2. Well said! I know from your blog how beautiful your yard and house is! I have homeschooled for 20 years and started with For The Children’s Sake then got her volumes. What amazes me is the depth of her volumes that I still reread them. Still find nuggets to be reminded of how to educate plus how to live. I love the transformation into beauty line!

  3. You wrote, “Little by little, I implemented more and more of Mason’s philosophy, which was relentlessly true and alive.” I agree totally. The more I implement the more true I find her ideas to be. The simple fact that from vol. 1 to vol. 6, which encompassed 20 some years of implementation she did not change very much. Thank you for this beautiful encouragement to keep on.

    • Sarah,
      You’re so welcome. She did make some changes, but they certainly weren’t changes that reconfigured her philosophy into something else. Those 20 years were actually closer to 40+, if you count the years before her lecturing from Vol. 1, I think! Yes – that truth based on Truth – it just gets richer as the years pass.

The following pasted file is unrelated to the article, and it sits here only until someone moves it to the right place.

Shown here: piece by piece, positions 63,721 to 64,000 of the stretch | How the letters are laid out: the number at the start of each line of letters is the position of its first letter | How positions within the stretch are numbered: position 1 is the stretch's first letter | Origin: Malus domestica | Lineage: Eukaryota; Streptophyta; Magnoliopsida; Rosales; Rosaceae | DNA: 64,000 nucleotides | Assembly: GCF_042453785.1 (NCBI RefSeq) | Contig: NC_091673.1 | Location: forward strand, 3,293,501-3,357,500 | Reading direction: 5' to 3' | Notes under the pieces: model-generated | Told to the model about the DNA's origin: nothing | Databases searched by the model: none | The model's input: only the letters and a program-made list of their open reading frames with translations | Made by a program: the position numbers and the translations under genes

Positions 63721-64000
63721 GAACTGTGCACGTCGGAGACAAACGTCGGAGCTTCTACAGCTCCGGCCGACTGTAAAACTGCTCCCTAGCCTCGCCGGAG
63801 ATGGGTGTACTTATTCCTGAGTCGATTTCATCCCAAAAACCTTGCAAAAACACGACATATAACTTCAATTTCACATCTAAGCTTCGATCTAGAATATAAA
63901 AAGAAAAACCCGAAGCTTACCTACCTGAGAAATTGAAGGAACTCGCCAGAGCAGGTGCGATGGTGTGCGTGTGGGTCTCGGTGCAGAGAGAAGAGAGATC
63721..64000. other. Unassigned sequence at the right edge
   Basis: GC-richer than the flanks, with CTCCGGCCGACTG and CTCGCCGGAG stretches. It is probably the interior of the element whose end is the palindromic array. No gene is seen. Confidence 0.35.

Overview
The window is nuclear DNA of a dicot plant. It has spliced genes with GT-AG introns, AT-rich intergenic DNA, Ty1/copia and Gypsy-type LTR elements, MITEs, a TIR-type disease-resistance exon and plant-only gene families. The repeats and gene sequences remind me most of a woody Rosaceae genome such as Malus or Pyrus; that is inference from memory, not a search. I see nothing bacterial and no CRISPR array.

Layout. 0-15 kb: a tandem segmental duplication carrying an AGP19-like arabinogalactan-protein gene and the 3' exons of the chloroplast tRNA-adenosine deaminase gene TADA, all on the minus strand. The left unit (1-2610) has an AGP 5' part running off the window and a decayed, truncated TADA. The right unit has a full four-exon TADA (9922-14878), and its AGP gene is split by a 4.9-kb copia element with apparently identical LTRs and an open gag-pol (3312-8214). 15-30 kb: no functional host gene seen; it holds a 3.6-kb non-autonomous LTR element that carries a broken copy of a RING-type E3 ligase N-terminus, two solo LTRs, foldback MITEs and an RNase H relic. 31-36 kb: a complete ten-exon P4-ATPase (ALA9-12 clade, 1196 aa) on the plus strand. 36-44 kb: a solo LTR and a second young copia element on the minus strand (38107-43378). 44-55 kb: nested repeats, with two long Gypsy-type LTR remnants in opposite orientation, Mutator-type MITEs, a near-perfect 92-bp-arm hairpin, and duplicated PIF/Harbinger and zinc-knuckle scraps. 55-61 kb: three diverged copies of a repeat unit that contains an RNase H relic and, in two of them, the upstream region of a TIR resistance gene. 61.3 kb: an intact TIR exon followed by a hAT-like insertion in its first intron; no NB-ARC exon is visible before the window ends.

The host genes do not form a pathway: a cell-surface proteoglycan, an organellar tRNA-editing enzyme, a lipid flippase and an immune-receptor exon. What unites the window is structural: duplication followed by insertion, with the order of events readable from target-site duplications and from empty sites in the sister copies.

4. Amber says

    I am at the point (starting our third CM year) where I am just starting to feel like I kind of know what I’m doing. Not all the time, but I feel like I am at least developing a feel for it and it isn’t quite the struggle it once was. My youngest is one and I recently remarked to my husband, “I don’t look at all the years of potential homeschooling with dismay as I have heard some do. Instead I think, I have time to get really good at this!”. And what a fantastic opportunity I have before me!

    • Exactly, Amber. And as long as the teacher is drinking from the flowing stream and not the stagnant pool, it continues to be a joy to teach and learn. I agree, it is a fantastic opportunity!

  5. Thanks for the encouragement, Nancy! We all feel like we are muddling through at times and it is a great reminder that we aren’t alone and that persistence and patience pay dividends. There have definitely been times when I’ve wondered if the seeds were worth the planting. It’s great to hear that someone with older children can vouch for the crop! Can’t wait to see you in spring, Lord willing!

  6. Oooo…just what I needed to read this morning, Nancy! I love what you said about thinking deeply about one principle at a time…THANK YOU!

    they call me mommy aka Amy 🙂